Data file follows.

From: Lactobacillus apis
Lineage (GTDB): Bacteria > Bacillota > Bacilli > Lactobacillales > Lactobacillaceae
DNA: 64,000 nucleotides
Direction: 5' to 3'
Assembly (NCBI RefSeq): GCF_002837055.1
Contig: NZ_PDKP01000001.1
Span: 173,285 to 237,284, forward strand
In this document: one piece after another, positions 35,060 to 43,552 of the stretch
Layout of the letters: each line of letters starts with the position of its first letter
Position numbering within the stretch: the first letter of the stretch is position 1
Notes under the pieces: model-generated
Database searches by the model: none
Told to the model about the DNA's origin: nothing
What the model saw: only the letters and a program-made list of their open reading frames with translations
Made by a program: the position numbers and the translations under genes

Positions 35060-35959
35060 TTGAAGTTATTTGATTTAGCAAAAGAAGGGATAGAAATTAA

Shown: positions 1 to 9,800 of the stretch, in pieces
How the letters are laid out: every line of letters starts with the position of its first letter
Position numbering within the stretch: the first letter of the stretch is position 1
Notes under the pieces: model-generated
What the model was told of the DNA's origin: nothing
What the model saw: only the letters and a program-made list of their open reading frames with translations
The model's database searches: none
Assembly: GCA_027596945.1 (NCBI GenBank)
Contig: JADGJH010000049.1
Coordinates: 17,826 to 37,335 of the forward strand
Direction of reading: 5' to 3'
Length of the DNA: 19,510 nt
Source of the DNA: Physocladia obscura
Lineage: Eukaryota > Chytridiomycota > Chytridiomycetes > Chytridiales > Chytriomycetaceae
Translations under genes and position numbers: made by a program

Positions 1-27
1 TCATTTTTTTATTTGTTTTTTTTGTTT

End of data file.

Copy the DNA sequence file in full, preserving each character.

From: Lactobacillus apis
Lineage (GTDB): Bacteria > Bacillota > Bacilli > Lactobacillales > Lactobacillaceae
DNA: 64,000 nucleotides
Direction: 5' to 3'
Assembly (NCBI RefSeq): GCF_002837055.1
Contig: NZ_PDKP01000001.1
Span: 173,285 to 237,284, forward strand
In this document: one piece after another, positions 35,060 to 43,552 of the stretch
Layout of the letters: each line of letters starts with the position of its first letter
Position numbering within the stretch: the first letter of the stretch is position 1
Notes under the pieces: model-generated
Database searches by the model: none
Told to the model about the DNA's origin: nothing
What the model saw: only the letters and a program-made list of their open reading frames with translations
Made by a program: the position numbers and the translations under genes

Positions 35060-35959
35060 TTGAAGTTATTTGATTTAGCAAAAGAAGGGATAGAAATTAA

Shown: positions 1 to 9,800 of the stretch, in pieces
How the letters are laid out: every line of letters starts with the position of its first letter
Position numbering within the stretch: the first letter of the stretch is position 1
Notes under the pieces: model-generated
What the model was told of the DNA's origin: nothing
What the model saw: only the letters and a program-made list of their open reading frames with translations
The model's database searches: none
Assembly: GCA_027596945.1 (NCBI GenBank)
Contig: JADGJH010000049.1
Coordinates: 17,826 to 37,335 of the forward strand
Direction of reading: 5' to 3'
Length of the DNA: 19,510 nt
Source of the DNA: Physocladia obscura
Lineage: Eukaryota > Chytridiomycota > Chytridiomycetes > Chytridiales > Chytriomycetaceae
Translations under genes and position numbers: made by a program

Positions 1-27
1 TCATTTTTTTATTTGTTTTTTTTGTTT